1911 Encyclopædia Britannica/Apostolici

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13746731911 Encyclopædia Britannica, Volume 2 — ApostoliciPaul Daniel Alphandéry

APOSTOLICI, Apostolic Brethren, or Apostles, the names given to various Christian heretics, whose common doctrinal feature was an ascetic rigidity of morals, which made them reject property and marriage. The earliest Apostolici appeared in Phrygia, Cilicia, Pisidia and Pamphylia towards the end of the 2nd century or the beginning of the 3rd. According to the information given by Epiphanius (Haer. 61) about the doctrines of these heretics, it is evident that they were connected with the Encratites and the Tatianians. They condemned individual property, hence the name sometimes given to them of Apotactites or Renuntiatores. They preserved an absolute chastity and abstained from wine and meat. They refused to admit into their sect those Christians whom the fear of martyrdom had once restored to paganism. As late as the 4th century St Basil (Can. 1 and 47) knew some Apostolici. After that period they disappeared, either becoming completely extinct, or being confounded with other sects (see St Augustine, Haer. 40; John of Damascus, Haer. 61).

Failing a more exact designation, the name of Apostolici has been given to certain groups of Latin heretics of the 12th century. It is the second of the two sects of Cologne (the first being composed very probably of Cathari) that is referred to in the letter addressed in 1146 by Everwin, provost of Steinfeld, to St Bernard (Mabillon, Vet. Anal. iii. 452). They condemned marriage (save, perhaps, first marriages), the eating of meat, baptism of children, veneration of saints, fasting, prayers for the dead and belief in purgatory, denied transubstantiation, declared the Catholic priesthood worthless, and considered the whole church of their time corrupted by the “negotia saecularia” which absorbed all its zeal (cf. St Bernard, Serm. 65 and 66 in Cantic.). They do not seem to have been known as Apostles or Apostolici: St Bernard, in fact, asks his hearers: “Quo nomine istos titulove censebis?” (Serm. 66 in Cantic.). Under this designation, too, are included the heretics of Périgueux in France, alluded to in the letter of a certain monk Heribert (Mabillon, Vet. Anal. iii. 467). Heribert says merely: “Se dicunt apostolicam vitam ducere.” It is possible that they were Henricians (see Henry of Lausanne). During his mission in the south-east of France in 1146–1147 St Bernard still met disciples of Henry of Lausanne in the environs of Périgueux. The heretics of whom Heribert speaks condemned riches, denied the value of the sacraments and of good works, ate no meat, drank no wine and rejected the veneration of images. Their leader, named Pons, gathered round him nobles, priests, monks and nuns.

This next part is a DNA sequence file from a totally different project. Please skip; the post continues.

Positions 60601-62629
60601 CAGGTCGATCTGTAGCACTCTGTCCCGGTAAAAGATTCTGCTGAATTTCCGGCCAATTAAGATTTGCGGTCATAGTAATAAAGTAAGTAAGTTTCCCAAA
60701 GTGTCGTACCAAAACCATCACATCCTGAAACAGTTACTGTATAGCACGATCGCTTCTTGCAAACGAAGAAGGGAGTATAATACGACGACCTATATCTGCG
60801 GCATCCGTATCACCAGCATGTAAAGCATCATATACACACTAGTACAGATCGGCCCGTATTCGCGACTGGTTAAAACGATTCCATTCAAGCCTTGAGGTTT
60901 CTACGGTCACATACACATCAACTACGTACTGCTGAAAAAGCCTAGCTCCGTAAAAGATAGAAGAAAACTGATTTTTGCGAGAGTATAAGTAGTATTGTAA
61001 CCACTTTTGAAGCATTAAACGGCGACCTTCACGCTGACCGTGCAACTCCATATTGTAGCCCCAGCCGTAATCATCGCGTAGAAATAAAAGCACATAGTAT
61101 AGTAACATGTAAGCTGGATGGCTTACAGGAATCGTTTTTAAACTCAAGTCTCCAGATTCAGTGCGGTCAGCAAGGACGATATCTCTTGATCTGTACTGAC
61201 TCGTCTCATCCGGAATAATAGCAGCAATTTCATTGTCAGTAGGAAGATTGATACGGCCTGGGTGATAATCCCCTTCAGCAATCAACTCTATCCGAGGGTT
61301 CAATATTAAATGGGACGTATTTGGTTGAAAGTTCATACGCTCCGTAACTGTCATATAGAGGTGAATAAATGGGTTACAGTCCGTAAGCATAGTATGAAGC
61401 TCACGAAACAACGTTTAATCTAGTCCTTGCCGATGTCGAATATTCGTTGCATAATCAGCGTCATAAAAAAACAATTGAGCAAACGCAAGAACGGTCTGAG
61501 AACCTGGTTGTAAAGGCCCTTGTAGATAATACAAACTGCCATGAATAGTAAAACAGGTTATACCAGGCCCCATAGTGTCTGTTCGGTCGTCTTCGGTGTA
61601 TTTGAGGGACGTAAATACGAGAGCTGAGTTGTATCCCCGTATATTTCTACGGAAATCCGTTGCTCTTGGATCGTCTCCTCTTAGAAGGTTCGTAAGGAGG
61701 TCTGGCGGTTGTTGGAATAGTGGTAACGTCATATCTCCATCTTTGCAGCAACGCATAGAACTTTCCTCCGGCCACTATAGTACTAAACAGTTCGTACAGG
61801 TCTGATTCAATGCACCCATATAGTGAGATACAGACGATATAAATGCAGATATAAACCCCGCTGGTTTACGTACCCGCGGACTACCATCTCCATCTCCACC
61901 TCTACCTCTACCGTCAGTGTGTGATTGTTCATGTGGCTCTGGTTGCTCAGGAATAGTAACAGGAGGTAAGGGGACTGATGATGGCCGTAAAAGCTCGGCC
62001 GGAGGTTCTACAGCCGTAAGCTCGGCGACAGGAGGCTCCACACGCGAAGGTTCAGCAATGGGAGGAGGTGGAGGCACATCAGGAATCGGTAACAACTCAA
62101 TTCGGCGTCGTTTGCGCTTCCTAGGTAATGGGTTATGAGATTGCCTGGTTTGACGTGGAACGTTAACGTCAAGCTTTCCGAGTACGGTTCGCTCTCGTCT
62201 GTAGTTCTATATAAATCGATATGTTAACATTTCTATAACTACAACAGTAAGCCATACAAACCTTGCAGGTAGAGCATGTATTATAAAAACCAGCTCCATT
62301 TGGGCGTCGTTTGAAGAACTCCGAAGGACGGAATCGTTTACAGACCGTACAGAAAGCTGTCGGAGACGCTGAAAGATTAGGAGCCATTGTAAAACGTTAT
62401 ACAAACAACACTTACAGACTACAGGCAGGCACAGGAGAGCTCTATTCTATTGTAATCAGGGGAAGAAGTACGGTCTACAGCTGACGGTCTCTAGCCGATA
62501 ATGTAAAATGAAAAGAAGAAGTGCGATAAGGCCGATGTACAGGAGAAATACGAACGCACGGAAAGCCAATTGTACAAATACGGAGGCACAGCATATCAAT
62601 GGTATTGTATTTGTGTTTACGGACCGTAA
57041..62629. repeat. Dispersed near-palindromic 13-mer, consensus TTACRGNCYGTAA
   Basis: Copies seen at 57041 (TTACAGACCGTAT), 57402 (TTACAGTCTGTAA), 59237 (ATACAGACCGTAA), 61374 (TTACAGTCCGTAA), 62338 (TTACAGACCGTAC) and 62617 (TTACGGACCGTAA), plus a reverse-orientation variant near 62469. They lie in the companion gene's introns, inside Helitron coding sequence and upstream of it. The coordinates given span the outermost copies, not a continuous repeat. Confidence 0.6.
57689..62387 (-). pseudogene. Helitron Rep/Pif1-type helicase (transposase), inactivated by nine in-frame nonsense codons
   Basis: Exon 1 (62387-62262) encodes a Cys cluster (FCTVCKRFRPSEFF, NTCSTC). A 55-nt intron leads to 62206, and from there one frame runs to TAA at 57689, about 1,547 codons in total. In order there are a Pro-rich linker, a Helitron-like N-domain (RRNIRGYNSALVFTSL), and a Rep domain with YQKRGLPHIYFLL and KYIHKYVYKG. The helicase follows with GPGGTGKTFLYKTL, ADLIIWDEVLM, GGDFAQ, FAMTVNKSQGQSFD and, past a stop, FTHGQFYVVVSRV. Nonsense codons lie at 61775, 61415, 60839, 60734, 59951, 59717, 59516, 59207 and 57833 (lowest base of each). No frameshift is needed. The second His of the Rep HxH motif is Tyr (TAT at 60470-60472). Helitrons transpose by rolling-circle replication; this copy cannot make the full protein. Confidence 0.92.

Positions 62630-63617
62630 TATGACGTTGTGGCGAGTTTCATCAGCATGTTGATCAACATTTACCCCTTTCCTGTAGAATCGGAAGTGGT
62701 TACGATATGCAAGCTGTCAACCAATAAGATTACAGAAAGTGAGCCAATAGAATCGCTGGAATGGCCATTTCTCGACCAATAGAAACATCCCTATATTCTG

In the second half of the 13th century appeared in Italy the Order of the Apostles or Apostle Brethren (see especially the Chron. of Fra Salimbene). This was a product of the mystic fermentation which proceeded from exalted Franciscanism and from Joachimism (see Fraticelli and Joachim of Floris). It presents great analogies with groups of the same character, e.g. Sachets, Bizocchi, Flagellants, &c. The order of the Apostles was founded about 1260 by a young workman from the environs of Parma, Gerard Segarelli, who had sought admission unsuccessfully to the Franciscan order. To make his life conform to that of Christ, his contemporaries say that he had himself circumcised, wrapped in swaddling clothes and laid in a cradle, and that he then, clad in a white robe and bare-footed, walked through the streets of Parma crying “Penitenz agite!” (“Poenitentiam agite!”). He was soon followed by a throng of men and women, peasants and mechanics. All had to live in absolute poverty, chastity and idleness. They begged, and preached penitence. Opizo, bishop of Parma, protected them until they caused trouble in his diocese. Their diffusion into several countries of Christendom disturbed Pope Honorius IV., who in 1286 ordered them to adhere to an already recognized rule. On their refusal, the pope condemned them to banishment and Opizo imprisoned Segarelli. The councils of Würzburg (1287) and Chichester (1289) took measures against the Apostles of Germany and England. But in 1291 the sect reappeared, sensibly increased, and Pope Nicholas IV. published anew the bull of Honorius IV. From that day the Apostles, regarded as rebels, were persecuted pitilessly. Four were burned in 1294, and Segarelli, as a relapsed heretic, went to the stake at Parma in 1300.